The global pandemic has made life difficult for gym users. When the gyms were closed, many resorted to home training or walks on paths. But when the gyms reopened, a new hurdle arose: can you train with a mask? Some research has said no, but a new study says mask yourself with confidence.
While study after study has shown that wearing a face mask can prevent the trapping or spread of COVID-19, there have been concerns about the safety of strenuous exercise with the mask on.
Droplets can continue to migrate with heavy breathing, so it’s important to keep your distance and keep a mask on.
The main contributing factors to complications from COVID-19 are obesity, diabetes, and high blood pressure. Exercise helps prevent these serious medical problems, which is why researchers want to determine whether strenuous exercise is safe while wearing a mask.
A study published Nov. 3 suggests that masks shouldn’t interfere with your exercise.
Researchers at the University of Saskatchewan in Saskatoon, Canada, discover that masks have no harmful effects when engaged in intense exercise.
This study consisted of 14 physically active and healthy men and women. Participants began with a 5-minute rest period and a 5-minute warm up on a stationary bike. All participants were monitored with non-invasive measuring instruments. During the stress test, participants had to gradually increase the intensity while maintaining the pedal frequency. As soon as they broke the pedal rate, the test ended. This was repeated three times; once with a surgical mask, once with a three-layer fabric mask and once without a mask. During each test, the subject’s blood and muscle oxygen levels were recorded. Heart rate, oxygen saturation, and perceived exertion rating were recorded every 30 seconds
The results showed that the time to exhaustion and peak performance achieved were no different for either type of face mask than for no face mask conditions. The level of oxygen saturation during exercise with a face mask did not differ from the data collected when exercising without a face mask.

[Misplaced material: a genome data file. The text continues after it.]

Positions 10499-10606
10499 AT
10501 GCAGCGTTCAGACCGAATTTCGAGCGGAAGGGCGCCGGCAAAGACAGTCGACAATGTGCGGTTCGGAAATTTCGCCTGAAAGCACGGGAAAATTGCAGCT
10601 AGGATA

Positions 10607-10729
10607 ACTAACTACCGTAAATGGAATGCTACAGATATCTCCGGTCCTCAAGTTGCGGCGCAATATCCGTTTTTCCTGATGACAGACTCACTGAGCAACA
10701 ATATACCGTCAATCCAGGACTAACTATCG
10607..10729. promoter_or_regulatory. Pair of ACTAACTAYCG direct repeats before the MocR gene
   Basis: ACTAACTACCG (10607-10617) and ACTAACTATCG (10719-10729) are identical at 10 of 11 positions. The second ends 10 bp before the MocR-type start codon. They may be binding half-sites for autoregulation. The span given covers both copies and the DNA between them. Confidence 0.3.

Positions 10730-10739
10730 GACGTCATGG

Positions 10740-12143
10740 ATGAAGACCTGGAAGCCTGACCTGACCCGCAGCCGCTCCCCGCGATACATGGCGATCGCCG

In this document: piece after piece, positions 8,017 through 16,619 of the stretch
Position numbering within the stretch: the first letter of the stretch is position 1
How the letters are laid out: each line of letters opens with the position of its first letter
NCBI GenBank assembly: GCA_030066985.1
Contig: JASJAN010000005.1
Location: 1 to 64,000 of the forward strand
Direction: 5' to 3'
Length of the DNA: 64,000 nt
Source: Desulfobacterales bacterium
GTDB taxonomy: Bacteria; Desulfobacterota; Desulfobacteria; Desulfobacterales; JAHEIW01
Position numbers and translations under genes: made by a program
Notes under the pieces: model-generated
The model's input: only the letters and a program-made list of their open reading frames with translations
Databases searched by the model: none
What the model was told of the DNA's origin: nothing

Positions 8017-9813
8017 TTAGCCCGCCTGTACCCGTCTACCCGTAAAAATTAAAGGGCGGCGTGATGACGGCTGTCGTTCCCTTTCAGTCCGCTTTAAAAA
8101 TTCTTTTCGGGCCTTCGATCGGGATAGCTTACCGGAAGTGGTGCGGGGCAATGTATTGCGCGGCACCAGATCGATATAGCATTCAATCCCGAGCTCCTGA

The researchers in this study concluded that wearing a surgical mask or cloth mask during progressively intense exercise does not make any difference in performance. Other studies suggest that wearing a face mask while exercising may affect performance. A study by Fikenzer and colleagues in May 2020 concluded that medical masks affect quality of life. In Fikenzer’s study, participants wore a spirometry mask over the surgical mask to monitor cardiopulmonary and metabolic status. This would seal the surgical mask on the face, make breathing difficult, and affect the assessment.
A study conducted by USask found evidence that wearing a face mask while exercising had minimal effects on blood and muscle oxygenation. According to the Mayo Clinic, training with a mask is safe under certain conditions. Surgical masks may not be the best option because sweat can degrade the material. N95 masks are not recommended when exercising because they have been found to increase moisture and heat, and make breathing more difficult. And those with certain chronic diseases should be able to do without a mask and therefore train at home. Patients with asthma, lung disease, or chronic obstructive pulmonary disease are not recommended to exercise with a mask.
If you experience dizziness, sleepiness, tiredness, headache, or weakness while exercising with a face mask, you should stop until they wear off. If possible, remove your mask and inhale slowly to relieve the strain on your lungs and heart. If your symptoms worsen or persist, see a doctor.
Samantha Lucero is studying nursing at Drexel University.